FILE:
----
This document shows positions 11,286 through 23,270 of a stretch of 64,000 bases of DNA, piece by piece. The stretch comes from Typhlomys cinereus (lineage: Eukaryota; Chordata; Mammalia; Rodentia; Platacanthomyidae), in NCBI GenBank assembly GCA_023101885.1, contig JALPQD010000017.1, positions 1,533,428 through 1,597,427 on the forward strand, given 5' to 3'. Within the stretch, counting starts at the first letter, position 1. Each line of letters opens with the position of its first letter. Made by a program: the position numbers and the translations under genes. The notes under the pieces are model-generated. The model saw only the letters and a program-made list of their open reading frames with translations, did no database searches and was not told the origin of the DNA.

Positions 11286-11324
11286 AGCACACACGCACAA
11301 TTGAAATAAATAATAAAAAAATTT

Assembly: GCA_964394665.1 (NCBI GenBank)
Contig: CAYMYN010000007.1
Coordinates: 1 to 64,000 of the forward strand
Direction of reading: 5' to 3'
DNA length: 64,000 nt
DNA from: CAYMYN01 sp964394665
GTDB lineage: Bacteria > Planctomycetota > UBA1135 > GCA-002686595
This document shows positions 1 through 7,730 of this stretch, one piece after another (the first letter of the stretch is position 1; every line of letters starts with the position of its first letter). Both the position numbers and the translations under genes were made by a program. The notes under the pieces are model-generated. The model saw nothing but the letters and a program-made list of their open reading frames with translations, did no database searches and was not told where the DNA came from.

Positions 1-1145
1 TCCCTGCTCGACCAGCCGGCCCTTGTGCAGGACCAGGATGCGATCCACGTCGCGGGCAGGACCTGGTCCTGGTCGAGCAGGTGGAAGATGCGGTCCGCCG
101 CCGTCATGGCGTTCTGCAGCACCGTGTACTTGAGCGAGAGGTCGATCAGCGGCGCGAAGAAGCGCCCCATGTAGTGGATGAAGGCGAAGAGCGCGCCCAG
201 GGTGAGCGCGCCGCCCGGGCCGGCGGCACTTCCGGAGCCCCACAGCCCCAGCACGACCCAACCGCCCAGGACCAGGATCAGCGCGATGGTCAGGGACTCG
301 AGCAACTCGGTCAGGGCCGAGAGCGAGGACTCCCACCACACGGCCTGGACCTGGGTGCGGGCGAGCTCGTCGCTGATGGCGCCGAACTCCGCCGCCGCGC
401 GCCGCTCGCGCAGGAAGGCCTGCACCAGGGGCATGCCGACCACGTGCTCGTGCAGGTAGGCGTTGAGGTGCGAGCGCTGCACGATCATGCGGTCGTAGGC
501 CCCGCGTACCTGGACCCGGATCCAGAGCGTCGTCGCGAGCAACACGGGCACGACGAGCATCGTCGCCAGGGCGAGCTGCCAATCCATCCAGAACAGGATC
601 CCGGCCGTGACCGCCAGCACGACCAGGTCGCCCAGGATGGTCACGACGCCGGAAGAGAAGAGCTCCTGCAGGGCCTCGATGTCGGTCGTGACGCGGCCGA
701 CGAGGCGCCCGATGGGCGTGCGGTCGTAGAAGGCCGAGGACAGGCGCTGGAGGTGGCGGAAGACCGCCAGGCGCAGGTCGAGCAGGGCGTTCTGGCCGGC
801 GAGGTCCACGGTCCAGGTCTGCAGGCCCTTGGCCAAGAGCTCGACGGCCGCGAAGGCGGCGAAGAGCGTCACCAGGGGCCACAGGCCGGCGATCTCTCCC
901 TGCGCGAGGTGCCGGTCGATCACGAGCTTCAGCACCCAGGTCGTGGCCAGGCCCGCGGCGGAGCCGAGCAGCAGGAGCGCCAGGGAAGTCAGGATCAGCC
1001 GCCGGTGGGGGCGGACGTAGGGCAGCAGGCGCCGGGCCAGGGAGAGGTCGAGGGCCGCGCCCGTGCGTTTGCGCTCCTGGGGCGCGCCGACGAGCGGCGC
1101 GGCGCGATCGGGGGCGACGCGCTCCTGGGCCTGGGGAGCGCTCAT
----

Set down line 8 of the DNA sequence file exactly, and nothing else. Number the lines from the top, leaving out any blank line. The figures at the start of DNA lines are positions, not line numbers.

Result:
Direction of reading: 5' to 3'